Whole Dog Journal's Blog December 21, 2015

When Small Things MAKE Your Day!

Posted at 02:56PM - Comments: (11)

This may not look like a big deal, but for me, it’s HUGE!

Tricky Treat Ball

This is the Omega Paw Tricky Treat Ball. It’s made of a soft, rubbery material. You pour kibble and/or treats into the hole at the top, and it takes a dog a good long time to get the treats and/or kibble out. They have to knock it around and toss it; chewing it doesn’t really do any good – unless they are the destructive kind of chewer, in which case, this treat-dispensing toy is not appropriate for them! But for dogs who have the persistence needed to work this sort of toy, and who don’t chew toys up, this is a really great time-consuming, fun thing.

There are other products made by other companies that offer a similar toy, only made of hard plastic. These usually are made with a trap door, or two halves that unscrew so that you can remove any treats that failed to come out, or rinse out the toy. The hard plastic ones are all easier to clean, but sound AWFUL when a dog is batting them around the house, whacking them across hard floors and into walls and furniture.

In contrast, the Omega Paw Tricky Treat Balls are much quieter, and because I don’t have carpet in my house or office, I like them much better. Also, if Otto or a large foster dog gets one stuck in a corner, because it is made of a soft plastic, he or she can always pick it up and start again in a better location. Dogs often need help retrieving the hard plastic balls when they get stuck somewhere.

But there is one thing that has driven me crazy about the Tricky Treat ball for literally YEARS: the last few treats in a ball can be almost impossible to remove.  And I don’t want my dogs eating old, or dog forbid, moldy kibble.  So if I find one of the balls around the house, and I don’t know how old the kibble inside it is, I feel compelled to take it to the sink and run it under water, filling it again and again in an attempt to get the old kibble or treats to float out of the ball. Given how the hole in the ball is a sort of tube that sticks down into the ball a couple of inches, getting these last bits of food out is really difficult.

Only, as I JUST discovered today, it’s not. How have I been so dense??

Tricky Treat Ball with Extended Tube

I am fostering a dog with a low threshold of boredom, and I’m busy, and it’s raining, so I have been employing all three of the Tricky Treat balls I have in my possession (as well as one of our 2014 Gear of the Year top picks, Planet Dog’s Orbee-Tough Snoop, but that’s another story). This morning, I was cleaning out one of the Tricky Treat Balls, and complaining as usual, when I happened to push my finger down into the tube, trying to rinse some of the dog saliva out of the toy, and I realized that the tube is flexible enough to pull out. I pulled, and the tube inverted, so you can GET ALL THE TREATS OUT OF THE BALL! Why have I never tried this before??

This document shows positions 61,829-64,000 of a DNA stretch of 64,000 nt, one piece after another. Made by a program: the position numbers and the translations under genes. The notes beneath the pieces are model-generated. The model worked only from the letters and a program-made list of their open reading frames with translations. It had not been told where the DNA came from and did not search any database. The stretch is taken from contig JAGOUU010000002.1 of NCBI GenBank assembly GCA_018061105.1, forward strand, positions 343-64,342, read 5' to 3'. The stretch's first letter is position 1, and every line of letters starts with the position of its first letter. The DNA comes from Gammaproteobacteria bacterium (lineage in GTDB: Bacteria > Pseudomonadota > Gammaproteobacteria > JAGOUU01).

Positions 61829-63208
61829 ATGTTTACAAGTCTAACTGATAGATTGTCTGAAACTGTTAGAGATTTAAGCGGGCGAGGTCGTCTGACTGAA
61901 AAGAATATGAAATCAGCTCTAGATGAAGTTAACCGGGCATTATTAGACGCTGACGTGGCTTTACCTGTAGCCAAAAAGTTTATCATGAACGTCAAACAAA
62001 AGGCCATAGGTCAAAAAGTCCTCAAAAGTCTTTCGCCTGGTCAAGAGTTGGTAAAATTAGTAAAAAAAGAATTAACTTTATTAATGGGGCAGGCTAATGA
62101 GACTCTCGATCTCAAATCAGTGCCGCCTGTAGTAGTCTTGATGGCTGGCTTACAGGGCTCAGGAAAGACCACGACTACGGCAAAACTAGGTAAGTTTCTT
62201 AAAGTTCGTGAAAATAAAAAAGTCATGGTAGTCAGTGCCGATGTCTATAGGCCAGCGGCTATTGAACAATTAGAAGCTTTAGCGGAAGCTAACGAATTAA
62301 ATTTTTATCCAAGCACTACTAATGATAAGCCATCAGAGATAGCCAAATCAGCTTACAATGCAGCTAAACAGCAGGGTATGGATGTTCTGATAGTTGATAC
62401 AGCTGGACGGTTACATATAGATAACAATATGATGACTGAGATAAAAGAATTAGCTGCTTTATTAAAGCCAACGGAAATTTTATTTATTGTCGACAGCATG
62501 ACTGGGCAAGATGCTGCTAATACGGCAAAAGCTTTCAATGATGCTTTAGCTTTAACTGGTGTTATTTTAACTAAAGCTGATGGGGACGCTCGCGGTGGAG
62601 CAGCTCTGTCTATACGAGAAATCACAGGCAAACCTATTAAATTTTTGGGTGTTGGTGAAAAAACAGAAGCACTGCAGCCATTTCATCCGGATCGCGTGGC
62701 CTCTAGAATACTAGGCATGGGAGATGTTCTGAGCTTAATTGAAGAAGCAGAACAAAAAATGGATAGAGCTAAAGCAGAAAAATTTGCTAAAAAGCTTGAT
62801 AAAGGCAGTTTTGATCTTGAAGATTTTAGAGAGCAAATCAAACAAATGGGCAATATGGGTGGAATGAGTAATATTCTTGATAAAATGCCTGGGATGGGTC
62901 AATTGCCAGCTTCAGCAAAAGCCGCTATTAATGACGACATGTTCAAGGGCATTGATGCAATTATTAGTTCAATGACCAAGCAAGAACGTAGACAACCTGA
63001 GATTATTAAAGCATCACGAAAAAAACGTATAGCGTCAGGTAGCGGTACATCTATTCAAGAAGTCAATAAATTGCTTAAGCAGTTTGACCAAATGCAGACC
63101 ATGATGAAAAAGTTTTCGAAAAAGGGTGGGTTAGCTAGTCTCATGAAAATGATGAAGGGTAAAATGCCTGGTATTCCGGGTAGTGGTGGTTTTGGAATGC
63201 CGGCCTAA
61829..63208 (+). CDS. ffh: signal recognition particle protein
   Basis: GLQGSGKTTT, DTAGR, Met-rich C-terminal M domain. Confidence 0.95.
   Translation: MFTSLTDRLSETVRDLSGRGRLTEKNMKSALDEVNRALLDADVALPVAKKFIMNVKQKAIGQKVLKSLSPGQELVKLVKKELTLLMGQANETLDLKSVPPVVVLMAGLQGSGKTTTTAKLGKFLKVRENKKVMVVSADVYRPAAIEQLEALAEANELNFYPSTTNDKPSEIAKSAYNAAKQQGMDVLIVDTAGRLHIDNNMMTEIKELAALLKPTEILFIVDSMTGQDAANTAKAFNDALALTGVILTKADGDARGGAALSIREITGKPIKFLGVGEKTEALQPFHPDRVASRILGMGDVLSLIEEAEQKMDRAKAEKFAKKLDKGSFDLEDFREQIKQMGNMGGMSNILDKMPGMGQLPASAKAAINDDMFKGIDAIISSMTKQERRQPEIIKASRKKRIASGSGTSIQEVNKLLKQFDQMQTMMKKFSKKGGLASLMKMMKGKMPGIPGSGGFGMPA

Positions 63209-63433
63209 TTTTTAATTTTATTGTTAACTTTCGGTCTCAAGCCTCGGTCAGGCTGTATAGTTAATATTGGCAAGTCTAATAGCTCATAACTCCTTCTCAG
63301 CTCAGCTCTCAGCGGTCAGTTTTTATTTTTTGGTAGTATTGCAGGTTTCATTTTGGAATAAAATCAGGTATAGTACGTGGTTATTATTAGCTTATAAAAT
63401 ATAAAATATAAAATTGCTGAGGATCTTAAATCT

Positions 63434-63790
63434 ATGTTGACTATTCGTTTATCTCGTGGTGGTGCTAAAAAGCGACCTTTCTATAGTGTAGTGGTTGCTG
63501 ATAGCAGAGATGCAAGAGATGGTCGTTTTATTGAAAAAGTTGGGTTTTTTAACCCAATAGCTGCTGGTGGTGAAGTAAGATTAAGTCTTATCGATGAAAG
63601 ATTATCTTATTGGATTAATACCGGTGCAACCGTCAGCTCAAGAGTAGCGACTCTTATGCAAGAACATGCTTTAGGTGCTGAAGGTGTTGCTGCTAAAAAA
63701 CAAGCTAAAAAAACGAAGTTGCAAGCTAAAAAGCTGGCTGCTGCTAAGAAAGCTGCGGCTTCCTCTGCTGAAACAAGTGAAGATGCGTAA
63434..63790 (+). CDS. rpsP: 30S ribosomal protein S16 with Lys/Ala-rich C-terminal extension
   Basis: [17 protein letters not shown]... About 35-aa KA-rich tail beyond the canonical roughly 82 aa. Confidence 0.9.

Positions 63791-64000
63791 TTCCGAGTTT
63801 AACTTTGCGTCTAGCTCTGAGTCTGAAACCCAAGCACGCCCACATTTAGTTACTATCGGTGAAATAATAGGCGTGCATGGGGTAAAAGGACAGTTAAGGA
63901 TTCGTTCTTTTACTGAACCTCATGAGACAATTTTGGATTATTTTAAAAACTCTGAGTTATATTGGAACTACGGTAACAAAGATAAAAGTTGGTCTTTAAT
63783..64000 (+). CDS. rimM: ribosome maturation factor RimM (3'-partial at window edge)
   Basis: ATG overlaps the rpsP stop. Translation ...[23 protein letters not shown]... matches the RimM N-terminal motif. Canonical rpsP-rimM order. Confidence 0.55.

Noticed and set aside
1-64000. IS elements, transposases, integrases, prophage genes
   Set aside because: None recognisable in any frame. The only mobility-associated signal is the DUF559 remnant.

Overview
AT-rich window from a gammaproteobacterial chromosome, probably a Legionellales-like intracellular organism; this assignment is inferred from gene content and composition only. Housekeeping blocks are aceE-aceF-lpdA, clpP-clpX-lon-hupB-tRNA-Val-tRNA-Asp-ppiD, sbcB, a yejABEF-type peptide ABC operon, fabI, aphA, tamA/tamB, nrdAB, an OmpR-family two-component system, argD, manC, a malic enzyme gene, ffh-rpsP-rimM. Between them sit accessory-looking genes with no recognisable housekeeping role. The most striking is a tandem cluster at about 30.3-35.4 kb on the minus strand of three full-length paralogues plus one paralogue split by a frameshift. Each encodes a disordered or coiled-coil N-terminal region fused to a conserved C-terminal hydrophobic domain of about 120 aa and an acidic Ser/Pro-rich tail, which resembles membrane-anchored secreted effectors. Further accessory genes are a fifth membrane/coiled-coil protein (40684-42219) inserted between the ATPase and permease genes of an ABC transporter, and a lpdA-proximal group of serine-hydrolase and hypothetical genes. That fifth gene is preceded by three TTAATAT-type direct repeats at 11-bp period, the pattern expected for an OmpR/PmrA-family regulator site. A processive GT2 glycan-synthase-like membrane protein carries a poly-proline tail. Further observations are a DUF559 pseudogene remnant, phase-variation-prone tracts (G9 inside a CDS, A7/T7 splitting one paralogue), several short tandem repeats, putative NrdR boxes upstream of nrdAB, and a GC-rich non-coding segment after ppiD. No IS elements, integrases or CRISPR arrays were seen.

It’s ridiculous that I never knew this before. I can’t tell you how many hours I’ve spent, filling one of these toys with water and shaking it and squeezing it in an effort to get the last kibble out. And the solution was so easy.

Now I want to know two things: If you had or have a Tricky Treat ball, did you know you could do this?

And is there another little life-changing tip or trick you’ve learned that has made caring for your dog’s needs this much easier? If so, please share!

Comments (11)

Regarding life-changing tip/tricks, here are a couple things took me WAY too long (years!!) to realize:

- Cushioned landing, for frequent jump spots. Bottom line: Observe where your dog has "hard landings," and try to soften those landings, safely (NON-SKID). More detail: My dogs love to jump onto/off of the two beds in the house. Both beds are located on hardwood floors. I FINALLY put a cheap, rubber-backed bathmat rug, at a diagonal, in the location they tend to approach/depart the bed. (Note: NOT a "loop" type of rug, that dogs' nails can catch on.) The bathmat prevented sliding. A couple years later, as my dogs aged, I had another epiphany: why not soften the landing even more? I got a small, rectangular, orthopedic bed, and put that on top of the bathmat. Very cheap, on sale, online. The cover of the orthopedic bed has a non-skid backing, which is now sitting on the bathmat. Works great! This provides a very cushioned, non-skid landing place when jumping off the bed. [Note: The NON-SKID aspects are really crucial. Putting a rug, and/or bed, that slides on the floor would be extremely dangerous and probably cause injury.]

- Fleece covers/blankets: avoid big, loopy threads. Bottom line: Avoid fleece "throws" with big loopy stitches around the outside. Those can split a dog's nail, get stuck into the nail, and cause your dog a LOT of pain and confusion.